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A Changing World: An Overview of New Trends in Default Litigation


2010-2011 has seen unprecedented litigation involving the default servicing process. Across the country the number of lawsuits is skyrocketing. The theories of these lawsuits are limited only by a borrower's or plaintiff's counsel's imagination and ability to search the Internet to find the latest trend.

Litigation Involving Robo-Signing — It's a Brave Neu World

By now, we all know the term "Robo-Signing," which was ushered in with a south Florida case, GMAC Mortgage, LLC vs. Ann M. Neu. During deposition, the GMAC witness testified that she did not have personal knowledge of the information contained in an affidavit used in the foreclosure process.

There was little or no rehabilitation of the witness during the deposition and ultimately, the court's ruling against the lender was harsh. Numerous articles have been written using the term robo-signing but the bottom line is servicing departments and their foreclosure counsel must know how to properly execute affidavits which stand up to scrutiny.

First and foremost the affiant (party executing the affidavit) should have an understanding about the document he/she is signing. Simply put, the purpose of an affidavit is to make a written statement under oath, just as if that person were testifying in court. A checklist for the affiant is:

  • The affiant should have personal knowledge of the facts - AFFIDAVITS ARE EVIDENCE. To be admissible, testimony must be offered by a competent witness with personal knowledge of the facts.
  • Documents and computer records are hearsay. The affiant and his/her counsel must know how to get such evidence into court properly. An exception to the hearsay objection is the use of documents such as business records. To get a business record into evidence through an affidavit, your attorney should treat the affidavit just as she would in taking oral testimony. That is, the affidavit should state that the documents reviewed by the affiant are records kept in the regular course of business (such as payment and transactions histories); that the affiant is familiar with these records; and that the affiant has reviewed the specific records. Only after laying this legal foundation does the affiant state what the records show. Setting out the affidavit in this posture provides the court with competent evidence of what the records are, how they are kept and that the witness is familiar with the records and has reviewed the records, with the conclusion being a statement of what the records show.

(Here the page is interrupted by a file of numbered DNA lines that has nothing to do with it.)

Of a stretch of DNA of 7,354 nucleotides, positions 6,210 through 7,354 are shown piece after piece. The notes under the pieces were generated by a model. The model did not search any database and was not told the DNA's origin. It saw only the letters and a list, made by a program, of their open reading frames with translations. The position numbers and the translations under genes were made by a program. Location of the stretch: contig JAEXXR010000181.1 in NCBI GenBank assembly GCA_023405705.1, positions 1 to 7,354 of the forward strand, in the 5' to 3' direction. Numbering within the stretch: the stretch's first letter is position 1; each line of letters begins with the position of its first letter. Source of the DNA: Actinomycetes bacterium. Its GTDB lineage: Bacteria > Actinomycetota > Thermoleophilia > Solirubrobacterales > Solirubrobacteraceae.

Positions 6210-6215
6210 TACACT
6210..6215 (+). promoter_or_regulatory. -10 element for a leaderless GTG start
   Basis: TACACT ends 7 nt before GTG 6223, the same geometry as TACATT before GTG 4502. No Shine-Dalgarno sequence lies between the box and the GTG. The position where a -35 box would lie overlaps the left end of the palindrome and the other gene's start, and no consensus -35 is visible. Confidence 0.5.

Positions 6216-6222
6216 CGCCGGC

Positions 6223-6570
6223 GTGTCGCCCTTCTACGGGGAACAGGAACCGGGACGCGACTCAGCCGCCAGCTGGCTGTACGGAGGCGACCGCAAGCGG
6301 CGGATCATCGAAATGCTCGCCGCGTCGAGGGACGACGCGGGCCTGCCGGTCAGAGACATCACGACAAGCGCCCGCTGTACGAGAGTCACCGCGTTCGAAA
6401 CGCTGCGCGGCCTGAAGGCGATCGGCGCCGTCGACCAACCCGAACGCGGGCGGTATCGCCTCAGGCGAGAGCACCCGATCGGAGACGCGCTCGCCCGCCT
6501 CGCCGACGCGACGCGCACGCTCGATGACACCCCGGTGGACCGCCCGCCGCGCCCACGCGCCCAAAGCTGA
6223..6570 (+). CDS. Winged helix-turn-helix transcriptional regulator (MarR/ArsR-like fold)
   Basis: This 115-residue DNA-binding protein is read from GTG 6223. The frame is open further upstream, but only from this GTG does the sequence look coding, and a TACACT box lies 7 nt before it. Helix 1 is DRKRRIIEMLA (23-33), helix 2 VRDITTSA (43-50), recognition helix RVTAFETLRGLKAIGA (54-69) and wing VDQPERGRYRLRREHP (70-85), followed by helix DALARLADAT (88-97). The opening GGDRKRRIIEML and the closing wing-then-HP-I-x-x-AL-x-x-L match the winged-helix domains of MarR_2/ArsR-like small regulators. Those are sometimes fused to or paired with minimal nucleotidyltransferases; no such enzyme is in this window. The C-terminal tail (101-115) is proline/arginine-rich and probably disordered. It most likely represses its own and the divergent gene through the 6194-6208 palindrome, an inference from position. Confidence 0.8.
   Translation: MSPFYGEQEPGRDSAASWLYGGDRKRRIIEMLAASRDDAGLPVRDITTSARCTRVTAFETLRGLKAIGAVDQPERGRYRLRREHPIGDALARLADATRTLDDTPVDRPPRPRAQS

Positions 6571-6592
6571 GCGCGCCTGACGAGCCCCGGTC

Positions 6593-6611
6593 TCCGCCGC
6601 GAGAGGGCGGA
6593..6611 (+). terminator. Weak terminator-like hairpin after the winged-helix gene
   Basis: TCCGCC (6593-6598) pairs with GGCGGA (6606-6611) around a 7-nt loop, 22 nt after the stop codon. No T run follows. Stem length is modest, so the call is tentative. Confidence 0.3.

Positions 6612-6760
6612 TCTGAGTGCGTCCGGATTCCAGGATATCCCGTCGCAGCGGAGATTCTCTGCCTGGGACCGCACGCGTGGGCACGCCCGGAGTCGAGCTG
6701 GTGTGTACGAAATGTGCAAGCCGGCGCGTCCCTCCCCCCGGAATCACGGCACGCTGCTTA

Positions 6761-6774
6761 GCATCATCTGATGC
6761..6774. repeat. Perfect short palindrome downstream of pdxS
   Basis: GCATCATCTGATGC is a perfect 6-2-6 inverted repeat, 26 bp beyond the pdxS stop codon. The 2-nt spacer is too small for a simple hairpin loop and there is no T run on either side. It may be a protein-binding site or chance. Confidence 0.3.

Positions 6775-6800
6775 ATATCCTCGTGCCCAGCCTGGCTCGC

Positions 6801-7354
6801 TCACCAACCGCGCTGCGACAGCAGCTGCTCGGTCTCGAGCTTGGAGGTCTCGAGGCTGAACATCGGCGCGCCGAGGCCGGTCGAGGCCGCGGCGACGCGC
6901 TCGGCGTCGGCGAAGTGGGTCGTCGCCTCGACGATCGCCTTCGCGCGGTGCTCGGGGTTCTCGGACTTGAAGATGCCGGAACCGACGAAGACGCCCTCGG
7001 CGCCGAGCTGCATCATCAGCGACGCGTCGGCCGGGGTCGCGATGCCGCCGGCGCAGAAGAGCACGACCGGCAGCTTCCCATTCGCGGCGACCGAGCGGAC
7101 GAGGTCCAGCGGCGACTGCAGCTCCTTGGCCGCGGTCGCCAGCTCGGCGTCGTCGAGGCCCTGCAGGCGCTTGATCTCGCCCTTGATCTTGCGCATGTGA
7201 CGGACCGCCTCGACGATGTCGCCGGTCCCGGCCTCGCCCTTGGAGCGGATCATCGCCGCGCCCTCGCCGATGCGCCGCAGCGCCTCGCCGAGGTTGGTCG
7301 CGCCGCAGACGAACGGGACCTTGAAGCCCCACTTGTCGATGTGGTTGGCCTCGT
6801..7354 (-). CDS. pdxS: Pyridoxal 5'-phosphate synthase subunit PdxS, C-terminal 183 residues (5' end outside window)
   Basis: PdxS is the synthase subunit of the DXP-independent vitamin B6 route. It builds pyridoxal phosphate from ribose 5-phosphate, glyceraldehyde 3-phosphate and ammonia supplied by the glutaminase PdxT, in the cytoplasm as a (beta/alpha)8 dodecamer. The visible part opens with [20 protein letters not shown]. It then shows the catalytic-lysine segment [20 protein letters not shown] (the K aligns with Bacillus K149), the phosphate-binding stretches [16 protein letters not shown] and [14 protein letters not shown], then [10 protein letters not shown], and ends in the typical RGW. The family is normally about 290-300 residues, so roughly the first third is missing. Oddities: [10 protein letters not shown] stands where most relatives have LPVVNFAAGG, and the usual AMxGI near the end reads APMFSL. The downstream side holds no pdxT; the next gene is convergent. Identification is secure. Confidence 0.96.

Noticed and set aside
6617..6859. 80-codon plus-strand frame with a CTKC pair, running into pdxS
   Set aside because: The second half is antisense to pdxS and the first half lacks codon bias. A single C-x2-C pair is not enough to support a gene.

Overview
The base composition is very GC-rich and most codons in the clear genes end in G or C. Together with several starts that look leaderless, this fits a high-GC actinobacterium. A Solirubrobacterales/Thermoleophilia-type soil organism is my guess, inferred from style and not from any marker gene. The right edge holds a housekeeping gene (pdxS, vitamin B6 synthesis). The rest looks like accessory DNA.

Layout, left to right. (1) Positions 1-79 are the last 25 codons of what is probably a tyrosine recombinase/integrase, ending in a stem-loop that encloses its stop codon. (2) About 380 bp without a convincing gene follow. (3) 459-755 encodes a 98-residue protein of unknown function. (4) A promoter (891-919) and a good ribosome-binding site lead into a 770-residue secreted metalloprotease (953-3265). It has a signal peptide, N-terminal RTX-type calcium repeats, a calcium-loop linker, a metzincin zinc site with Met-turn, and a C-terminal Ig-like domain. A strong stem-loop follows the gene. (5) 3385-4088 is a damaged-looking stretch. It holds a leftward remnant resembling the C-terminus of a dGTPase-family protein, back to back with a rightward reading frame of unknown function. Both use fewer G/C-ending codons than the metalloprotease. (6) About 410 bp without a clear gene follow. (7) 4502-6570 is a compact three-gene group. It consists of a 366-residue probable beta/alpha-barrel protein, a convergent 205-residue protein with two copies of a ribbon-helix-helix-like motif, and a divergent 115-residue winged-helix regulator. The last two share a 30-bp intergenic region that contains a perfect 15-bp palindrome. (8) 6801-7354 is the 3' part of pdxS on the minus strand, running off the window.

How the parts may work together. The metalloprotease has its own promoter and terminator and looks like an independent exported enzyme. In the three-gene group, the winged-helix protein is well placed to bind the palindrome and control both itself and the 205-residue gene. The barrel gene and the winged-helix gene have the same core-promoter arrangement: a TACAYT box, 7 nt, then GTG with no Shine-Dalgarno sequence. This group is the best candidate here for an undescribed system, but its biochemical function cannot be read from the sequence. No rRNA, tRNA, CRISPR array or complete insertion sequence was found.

• The affiant should have confidence that legal counsel has current knowledge of the law governing the content of affidavits including the Federal Rules of Evidence, state court statutes, Rules & Common Law; Local Rules, General Orders and Standing Orders. Question your counsel to ensure that the counsel keeps abreast of changes in the law and is not just passing standard forms to the court.
  • The affiant should pay attention to the details. Watch the dates used in affidavits. Beware of the use of "effective date" versus the actual date the affidavit is executed and notarized.
  • The affiant should never sign a document with blanks.

Litigation Involving Execution of Assignments

Another litigation trend is attacking any assignment in the property title chain and particularly to attack assignments from MERS to the party holding the note at the time a foreclosure commences. Proper execution of real estate documents is state-specific but you should always take the following steps:

  • Confirm authority to execute. The person executing the assignment must have authority to sign.
  • Read what is being executed.
  • Check the dates.
  • Execute in front of a notary.

Review, review, review form assignments! In particular, note the effective date of the instrument and all of the language in the instrument.

Suits Du Jour

It is impossible to identify every legal theory currently used by plaintiffs in bringing default litigation claims. The term "wrongful foreclosure" is too generic to be useful other than to generally identify a theory that a plaintiff is entitled to judgment because the note holder could not or should not execute the power of sale provisions in the security instrument. However, below are other specific claims which reappear frequently:

  • Failure to Modify: The No-Mod, Mo-Mod and Re-Mod Cases